Both of our Television & Film Production and Film degrees equip students with the skills to be able to work across both industries when they graduate. Most graduates will typically work in television initially, as this tends to be the industry with the most entry level employment opportunities globally. Whether you decide to study either course, you could pursue a range of careers, including working as a producer, director, cinematographer, editor, sound recordist or mixer, production or location manager, casting director or screenwriter. 

Television graduates have gone on to work on both Hollywood feature films, such as No Time to Die (2021), and high end TV dramas including House of the Dragon. Similarly, Film graduates have carved out careers in filmmaking and television production, working on titles such as His Dark Materials and Sex Education

When choosing whether to study a degree in Television & Film Production or Film, it’s not so much about which industry you want to work in but more about how you like to learn.

How do the Television & Film Production and Film courses prepare students for industry? 

Both courses are taught by incredible lecturers and technicians within the School of Film & Television. The majority of staff have direct industry experience and continue to work in the field to maintain connections and industry practice which they incorporate into their teaching. 

Students learn in our professional television and film facilities, which include production studios, editing suites, a dubbing theatre with 5.1 surround sound, animation studios, green screen volumes, and a 129-seat cinema. By mirroring industry practices, our students gain a thorough understanding of how a professional crew operates through the development, production, post-production and positioning of their work. And we go beyond this and even look to improve on industry practice, particularly where it comes to inclusivity and representation. Upon graduation, Television & Film Production and Film students can walk on set with a clear understanding of the etiquette, the key roles and the process of making.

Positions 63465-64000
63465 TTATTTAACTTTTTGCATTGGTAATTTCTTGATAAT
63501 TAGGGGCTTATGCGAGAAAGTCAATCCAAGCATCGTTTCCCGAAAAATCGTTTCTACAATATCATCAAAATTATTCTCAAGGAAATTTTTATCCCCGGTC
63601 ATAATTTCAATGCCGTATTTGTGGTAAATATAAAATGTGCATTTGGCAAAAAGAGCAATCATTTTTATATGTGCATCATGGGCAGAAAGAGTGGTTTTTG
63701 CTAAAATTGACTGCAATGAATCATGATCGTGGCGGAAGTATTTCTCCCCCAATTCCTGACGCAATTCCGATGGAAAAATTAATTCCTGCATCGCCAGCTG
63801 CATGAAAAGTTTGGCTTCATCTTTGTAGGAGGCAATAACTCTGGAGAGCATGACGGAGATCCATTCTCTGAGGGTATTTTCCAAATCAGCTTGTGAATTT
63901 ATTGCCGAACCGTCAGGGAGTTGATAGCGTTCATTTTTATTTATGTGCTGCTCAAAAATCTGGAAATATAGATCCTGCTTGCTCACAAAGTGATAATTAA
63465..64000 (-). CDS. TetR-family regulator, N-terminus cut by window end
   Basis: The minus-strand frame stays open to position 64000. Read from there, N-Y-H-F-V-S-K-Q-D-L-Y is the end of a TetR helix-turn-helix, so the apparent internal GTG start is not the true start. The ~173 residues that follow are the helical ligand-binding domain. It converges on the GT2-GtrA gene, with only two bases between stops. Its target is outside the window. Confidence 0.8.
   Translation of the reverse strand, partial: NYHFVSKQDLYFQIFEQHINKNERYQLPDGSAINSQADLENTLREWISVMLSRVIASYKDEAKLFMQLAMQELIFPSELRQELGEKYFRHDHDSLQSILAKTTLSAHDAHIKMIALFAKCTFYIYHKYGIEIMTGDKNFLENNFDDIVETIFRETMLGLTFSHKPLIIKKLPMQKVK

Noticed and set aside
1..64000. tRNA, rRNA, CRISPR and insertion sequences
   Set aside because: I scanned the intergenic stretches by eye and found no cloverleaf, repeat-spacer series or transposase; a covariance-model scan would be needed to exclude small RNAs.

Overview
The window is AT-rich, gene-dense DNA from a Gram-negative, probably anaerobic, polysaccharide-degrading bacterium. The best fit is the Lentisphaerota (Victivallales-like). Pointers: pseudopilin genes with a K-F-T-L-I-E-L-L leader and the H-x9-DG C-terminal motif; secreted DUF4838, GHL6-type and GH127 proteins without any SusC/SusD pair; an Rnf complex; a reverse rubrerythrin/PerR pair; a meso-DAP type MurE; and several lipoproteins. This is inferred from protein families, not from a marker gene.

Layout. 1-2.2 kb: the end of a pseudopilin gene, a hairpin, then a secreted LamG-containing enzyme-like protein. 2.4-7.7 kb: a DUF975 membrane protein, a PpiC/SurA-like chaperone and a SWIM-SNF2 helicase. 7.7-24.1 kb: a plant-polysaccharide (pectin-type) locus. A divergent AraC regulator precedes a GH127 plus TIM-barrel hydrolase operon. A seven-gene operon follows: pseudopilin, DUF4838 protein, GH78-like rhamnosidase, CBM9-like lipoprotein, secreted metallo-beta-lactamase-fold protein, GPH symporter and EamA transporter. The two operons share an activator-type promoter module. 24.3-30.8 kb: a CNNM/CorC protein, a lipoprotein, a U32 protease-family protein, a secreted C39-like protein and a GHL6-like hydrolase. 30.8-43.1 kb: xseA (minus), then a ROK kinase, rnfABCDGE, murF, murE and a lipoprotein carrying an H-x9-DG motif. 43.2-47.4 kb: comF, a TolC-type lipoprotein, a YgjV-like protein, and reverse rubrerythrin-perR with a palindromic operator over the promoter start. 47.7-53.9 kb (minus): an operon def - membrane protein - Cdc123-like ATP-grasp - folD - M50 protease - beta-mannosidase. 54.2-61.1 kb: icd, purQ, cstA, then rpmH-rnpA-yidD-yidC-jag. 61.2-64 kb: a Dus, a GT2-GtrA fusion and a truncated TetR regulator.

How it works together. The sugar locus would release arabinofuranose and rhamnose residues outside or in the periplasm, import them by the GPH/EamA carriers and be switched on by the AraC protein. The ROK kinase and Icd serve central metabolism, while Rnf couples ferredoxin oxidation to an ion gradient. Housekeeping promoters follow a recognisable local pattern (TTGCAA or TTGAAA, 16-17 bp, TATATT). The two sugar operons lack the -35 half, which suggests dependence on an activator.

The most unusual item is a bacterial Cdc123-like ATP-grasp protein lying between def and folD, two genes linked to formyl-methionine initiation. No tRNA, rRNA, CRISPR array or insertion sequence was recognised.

Across the School, Television and Film students also benefit from a range of guest speakers who deliver talks and masterclasses across different specialisms. Through Falmouth’s Sound/Image Cinema Lab, students have previously worked on short films and feature length titles including the BAFTA-award winning feature BAIT (2019), Long Way Back (2022) and Enys Men (2022), giving them direct set experience, industry credits and an incredible start in the industry. 

Whether you choose a degree in Television & Film Production or Film, remember that the skills taught across the two courses will give you the knowledge and experience to work in either industry. 

Explore our Television, Film & Animation courses

Student with film camera on beach at sunrise
Television - 2023

Television & Film Production BA(Hons)

Discover how to create everything from high-end dramas with full scale crews through to fast moving ...

Television & Film Production BA(Hons)
Student holding hand to ear in film dubbing suite
Film dubbing suite

Film BA(Hons)

Immerse yourself in the world of film, where time, space, form and creative ideas translate into mea...

Film BA(Hons)
Seagull hitting hammerhead with a hammer animation
Seagull Hammerhead Animation - Sydney Murphy

Animation BA(Hons)

Bring your ideas to life through the world of animation. We’ll support you in developing original,...

Animation BA(Hons)
Student working on multiple screens
PP Student working on screens

Post Production & Visual Effects BA(Hons)

Take your first steps in building a career on this industry-focused course, which covers all aspects...

Post Production & Visual Effects BA(Hons)
Close up of hands on keyboard and mixer
Sound design

Sound Design BA(Hons)

Explore the boundaries of sound and its potential to transport an audience in different contexts, fr...

Sound Design BA(Hons)

You might also like